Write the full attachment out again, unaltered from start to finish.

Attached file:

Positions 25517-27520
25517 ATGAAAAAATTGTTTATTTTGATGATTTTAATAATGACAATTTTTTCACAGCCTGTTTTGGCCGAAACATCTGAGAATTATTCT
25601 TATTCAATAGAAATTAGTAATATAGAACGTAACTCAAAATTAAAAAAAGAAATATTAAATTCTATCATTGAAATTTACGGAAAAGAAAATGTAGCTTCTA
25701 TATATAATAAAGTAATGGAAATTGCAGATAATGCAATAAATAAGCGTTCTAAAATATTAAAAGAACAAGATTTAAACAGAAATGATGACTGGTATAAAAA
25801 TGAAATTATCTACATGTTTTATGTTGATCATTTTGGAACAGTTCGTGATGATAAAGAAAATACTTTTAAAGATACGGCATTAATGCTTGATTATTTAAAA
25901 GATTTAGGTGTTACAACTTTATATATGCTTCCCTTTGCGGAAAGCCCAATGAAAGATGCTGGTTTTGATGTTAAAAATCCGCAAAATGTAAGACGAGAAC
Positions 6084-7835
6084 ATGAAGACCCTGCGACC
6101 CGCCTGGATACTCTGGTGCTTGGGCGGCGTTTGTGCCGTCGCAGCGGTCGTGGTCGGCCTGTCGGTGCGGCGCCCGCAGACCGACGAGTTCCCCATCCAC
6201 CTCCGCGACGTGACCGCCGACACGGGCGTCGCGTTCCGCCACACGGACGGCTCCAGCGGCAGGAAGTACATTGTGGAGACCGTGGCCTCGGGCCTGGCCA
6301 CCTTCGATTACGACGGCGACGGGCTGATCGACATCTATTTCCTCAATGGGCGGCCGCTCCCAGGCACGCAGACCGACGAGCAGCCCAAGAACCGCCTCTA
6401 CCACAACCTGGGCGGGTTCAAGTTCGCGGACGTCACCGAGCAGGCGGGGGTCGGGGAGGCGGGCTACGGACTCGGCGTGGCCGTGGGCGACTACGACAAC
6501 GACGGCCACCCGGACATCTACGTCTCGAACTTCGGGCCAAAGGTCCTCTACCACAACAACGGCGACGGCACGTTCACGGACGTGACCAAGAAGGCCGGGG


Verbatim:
Positions 25517-27520
25517 ATGAAAAAATTGTTTATTTTGATGATTTTAATAATGACAATTTTTTCACAGCCTGTTTTGGCCGAAACATCTGAGAATTATTCT
25601 TATTCAATAGAAATTAGTAATATAGAACGTAACTCAAAATTAAAAAAAGAAATATTAAATTCTATCATTGAAATTTACGGAAAAGAAAATGTAGCTTCTA
25701 TATATAATAAAGTAATGGAAATTGCAGATAATGCAATAAATAAGCGTTCTAAAATATTAAAAGAACAAGATTTAAACAGAAATGATGACTGGTATAAAAA
25801 TGAAATTATCTACATGTTTTATGTTGATCATTTTGGAACAGTTCGTGATGATAAAGAAAATACTTTTAAAGATACGGCATTAATGCTTGATTATTTAAAA
25901 GATTTAGGTGTTACAACTTTATATATGCTTCCCTTTGCGGAAAGCCCAATGAAAGATGCTGGTTTTGATGTTAAAAATCCGCAAAATGTAAGACGAGAAC
Positions 6084-7835
6084 ATGAAGACCCTGCGACC
6101 CGCCTGGATACTCTGGTGCTTGGGCGGCGTTTGTGCCGTCGCAGCGGTCGTGGTCGGCCTGTCGGTGCGGCGCCCGCAGACCGACGAGTTCCCCATCCAC
6201 CTCCGCGACGTGACCGCCGACACGGGCGTCGCGTTCCGCCACACGGACGGCTCCAGCGGCAGGAAGTACATTGTGGAGACCGTGGCCTCGGGCCTGGCCA
6301 CCTTCGATTACGACGGCGACGGGCTGATCGACATCTATTTCCTCAATGGGCGGCCGCTCCCAGGCACGCAGACCGACGAGCAGCCCAAGAACCGCCTCTA
6401 CCACAACCTGGGCGGGTTCAAGTTCGCGGACGTCACCGAGCAGGCGGGGGTCGGGGAGGCGGGCTACGGACTCGGCGTGGCCGTGGGCGACTACGACAAC
6501 GACGGCCACCCGGACATCTACGTCTCGAACTTCGGGCCAAAGGTCCTCTACCACAACAACGGCGACGGCACGTTCACGGACGTGACCAAGAAGGCCGGGG